Charles Ross Kidnapping
Charles Ross Kidnapping
John Henry Seadlund
John Henry Seadlund, characterized as a cold-blooded and ruthless kidnapper and murderer, as well as a lone bank bandit, counted off the last 24 hours of his life on July 13, 1938, at Chicago, Illinois. On the early morning of July 14, 1938, Seadlund was executed in the electric chair for the abduction and murder of Charles Sherman Ross. The date of his electrocution was exactly 13 days prior to the day upon which he would have celebrated his 28th birthday, as John Henry Seadlund was born on July 27, 1910. Thus, the law’s fullest penalty was exacted and the final chapter of Seadlund’s life was written in criminal history. This was the price he paid for his involvement in the kidnapping and murder of Charles Sherman Ross.
On October 19, 1937, when it was evident that the victim of this crime was not to be returned by his abductors, the FBI began to unravel the carefully woven web surrounding the crime committed by Seadlund. Every available resource at the command of the FBI was thrown into action to assist in the solution of the crime, which, according to Seadlund’s own statement, he deemed “a perfect crime.”
James Atwood Gray
For almost four months each clue was looked at to identify and locate the individual responsible for the crime. The wide ramifications of the investigative activities of the FBI reached beyond the territorial limits of the continental United States. Thus was conducted one of the most widespread and intensive manhunts ever engaged in by the FBI, utilizing the most modern means of scientific crime detection. The pursuit of the FBI was maintained until Seadlund was located and apprehended as the result of a carefully planned trap set into operation by special agents under the direct personal supervision of J. Edgar Hoover, Director of the FBI, at the Santa Anita Race Track near Los Angeles, California on January 14, 1938.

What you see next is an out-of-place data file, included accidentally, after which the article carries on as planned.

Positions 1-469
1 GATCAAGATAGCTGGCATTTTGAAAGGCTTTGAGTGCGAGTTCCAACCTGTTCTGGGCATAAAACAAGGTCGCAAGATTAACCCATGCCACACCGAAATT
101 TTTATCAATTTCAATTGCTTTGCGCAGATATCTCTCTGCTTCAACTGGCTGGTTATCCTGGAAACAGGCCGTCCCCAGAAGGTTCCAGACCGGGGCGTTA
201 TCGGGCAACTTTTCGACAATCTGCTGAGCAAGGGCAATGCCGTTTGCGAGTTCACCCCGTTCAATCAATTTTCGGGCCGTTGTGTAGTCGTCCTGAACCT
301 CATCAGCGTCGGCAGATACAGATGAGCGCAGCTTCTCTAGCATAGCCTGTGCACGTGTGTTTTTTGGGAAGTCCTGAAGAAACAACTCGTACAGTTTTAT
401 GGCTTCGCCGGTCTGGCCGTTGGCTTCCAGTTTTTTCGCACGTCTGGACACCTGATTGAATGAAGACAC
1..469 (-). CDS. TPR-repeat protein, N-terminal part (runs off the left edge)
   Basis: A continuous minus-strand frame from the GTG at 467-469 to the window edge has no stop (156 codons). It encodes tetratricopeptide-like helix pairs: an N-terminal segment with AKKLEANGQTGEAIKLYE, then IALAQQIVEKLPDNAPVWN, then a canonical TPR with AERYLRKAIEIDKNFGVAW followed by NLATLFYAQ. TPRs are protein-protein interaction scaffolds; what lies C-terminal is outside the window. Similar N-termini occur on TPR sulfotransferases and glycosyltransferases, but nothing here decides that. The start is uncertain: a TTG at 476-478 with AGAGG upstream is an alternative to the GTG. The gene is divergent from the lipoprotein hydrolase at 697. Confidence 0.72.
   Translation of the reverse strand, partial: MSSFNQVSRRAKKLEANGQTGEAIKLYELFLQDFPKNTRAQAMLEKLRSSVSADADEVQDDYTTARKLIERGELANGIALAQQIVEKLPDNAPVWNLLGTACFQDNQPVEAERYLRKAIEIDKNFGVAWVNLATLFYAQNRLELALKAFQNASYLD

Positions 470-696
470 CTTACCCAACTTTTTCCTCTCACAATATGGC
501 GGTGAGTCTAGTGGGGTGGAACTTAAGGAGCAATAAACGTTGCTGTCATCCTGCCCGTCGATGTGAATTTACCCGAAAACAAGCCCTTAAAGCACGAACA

The resolution of this kidnapping revealed that there is no honor among criminals in their associations with their own kind. The death chamber in the Wisconsin woods contained not only the body of Charles Sherman Ross, but also that of James Atwood Gray, one of the abductors of the aged Mr. Ross, who was apparently killed to avoid splitting the $50,000 ransom. It is the picture of a man without a single loyalty except that of the fulfillment of his own individual desires. It appears that Seadlund believed that by destroying the only living witnesses of this crime, he would destroy every link by which his detection might be possible. However, his uncontrollable desire to gamble at the race track resulted in his detection, location, and apprehension.
Charles Sherman Ross
It was on the evening of Saturday, September 25, 1937, Charles Sherman Ross drove his big sedan down North Avenue towards Chicago, Illinois. On the seat beside him was his former secretary and lifetime friend, Miss Florence Freihage. The gray-haired, 72-year-old retired President of the George S. Carrington Greeting Card Manufacturing Company of Chicago, Illinois, headed for Grand Avenue just south of the Chicago suburb of Franklin Park. “The car behind has been following us for some time and displaying unusually bright lights,” Ross stated. His voice indicated that he was noticeably alarmed. “I don’t like the looks of this. I’ll cut over to the side and let him pass.” Mr. Ross swung his car over to the side of the road, and the other car veered sharply in front, blocking it from going forward.